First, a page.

Does a VA Medical Examiner Need Specific Training or Credentials?
Veterans Independent Medical Examiner
For some Veterans who have been denied disability benefits, the key to appealing the decision may rely upon proving that they received an inadequate examination. One component of an adequate examination is that the examiner must be reasonably able to make the proper determination.
When submitting a claim for VA disability compensation, a veteran needs to have a current disability or symptoms of a current disability, as well as an in-service event or injury. To obtain a disability rating for PTSD, a veteran also needs to have experienced an in-service stressor. In some cases, a veteran can claim a current condition as secondary to a service-connected condition; even though the current condition may have started after service, it is directly linked to the service injury. If a veteran has supplied sufficient supporting information, the VA has a duty to assist by providing the veteran with a medical examination from a competent VA medical examiner.
There have been many instances where the VA has had to offer new examinations because the first examiner did not have the required expertise. Most recently, the VA had to offer a number of veterans new TBI examinations because the examiner did not have the training to conduct an appropriate examination. The VA does not always provide the examiner’s qualification, and because an examiner is presumed competent, it can be difficult to argue that the VA medical examiner did not have the appropriate qualifications to make a determination.
If you can, ask your examiner what his or her specialty is. At a minimum, write down their name so you can research his or her specialty and practice area later. While there are some examinations that a Physician’s Assistant is competent to perform, other examinations may require a specialized practice field. Failure to provide an examination with such an examiner may cause the examination to be inadequate on its face. In addition, if the VA medical examiner does not appear to know about or understand your condition, that would provide potential grounds for future appeals.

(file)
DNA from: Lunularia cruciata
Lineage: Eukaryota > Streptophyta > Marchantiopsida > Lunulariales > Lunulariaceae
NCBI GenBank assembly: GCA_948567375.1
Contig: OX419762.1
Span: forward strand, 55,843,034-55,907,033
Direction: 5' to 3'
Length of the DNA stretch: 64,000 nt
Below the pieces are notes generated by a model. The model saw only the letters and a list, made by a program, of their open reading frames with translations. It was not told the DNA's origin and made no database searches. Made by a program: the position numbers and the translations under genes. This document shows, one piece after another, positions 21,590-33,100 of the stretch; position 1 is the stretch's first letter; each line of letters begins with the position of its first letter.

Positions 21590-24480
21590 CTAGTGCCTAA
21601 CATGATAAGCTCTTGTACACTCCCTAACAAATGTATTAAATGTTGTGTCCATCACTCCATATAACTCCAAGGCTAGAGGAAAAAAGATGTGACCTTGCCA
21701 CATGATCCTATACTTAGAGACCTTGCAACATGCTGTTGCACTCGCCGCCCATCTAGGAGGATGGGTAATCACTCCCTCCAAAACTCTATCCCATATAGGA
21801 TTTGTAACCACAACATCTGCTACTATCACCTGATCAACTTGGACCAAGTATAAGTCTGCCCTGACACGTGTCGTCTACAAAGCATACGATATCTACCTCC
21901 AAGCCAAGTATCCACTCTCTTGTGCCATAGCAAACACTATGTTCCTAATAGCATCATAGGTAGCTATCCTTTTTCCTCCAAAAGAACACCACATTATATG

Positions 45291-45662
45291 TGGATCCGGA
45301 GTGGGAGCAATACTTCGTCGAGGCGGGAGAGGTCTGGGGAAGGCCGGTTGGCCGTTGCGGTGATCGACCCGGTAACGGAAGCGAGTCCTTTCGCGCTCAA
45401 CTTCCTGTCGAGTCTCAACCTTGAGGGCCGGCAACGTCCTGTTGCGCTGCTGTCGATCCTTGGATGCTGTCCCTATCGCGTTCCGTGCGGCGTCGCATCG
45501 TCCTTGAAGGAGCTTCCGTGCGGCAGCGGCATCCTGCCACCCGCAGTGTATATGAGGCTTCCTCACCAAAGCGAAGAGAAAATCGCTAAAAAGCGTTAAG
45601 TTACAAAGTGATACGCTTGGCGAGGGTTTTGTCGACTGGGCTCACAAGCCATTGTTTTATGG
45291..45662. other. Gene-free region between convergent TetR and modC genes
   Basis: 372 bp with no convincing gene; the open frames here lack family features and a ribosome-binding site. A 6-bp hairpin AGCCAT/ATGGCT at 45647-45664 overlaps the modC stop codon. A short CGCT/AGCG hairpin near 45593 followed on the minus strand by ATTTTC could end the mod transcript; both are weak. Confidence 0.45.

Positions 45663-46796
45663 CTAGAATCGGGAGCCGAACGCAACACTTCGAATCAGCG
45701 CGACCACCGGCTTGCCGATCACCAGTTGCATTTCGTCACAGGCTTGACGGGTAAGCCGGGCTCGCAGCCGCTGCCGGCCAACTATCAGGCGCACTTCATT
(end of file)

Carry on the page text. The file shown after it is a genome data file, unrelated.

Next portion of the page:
Berry Law Firm is comprised of attorneys fighting for veterans’ benefits. Our founder, three-tour Vietnam veteran John Stevens Berry Sr., began helping fellow veterans suffering from PTSD upon his return to the country. Today, we work with veterans to successfully appeal VA disability claim denials. If you believe you haven’t received the benefits you deserve, contact us today.
Established in 1965 by Vietnam War veteran and attorney John Stevens Berry Sr., Berry Law Firm is a team of veterans dedicated to defending, safeguarding, and fighting to protect the rights of veterans. Over the decades, thousands of veterans from across the country and all branches of the military have trusted our firm with their cases and, more importantly, their futures.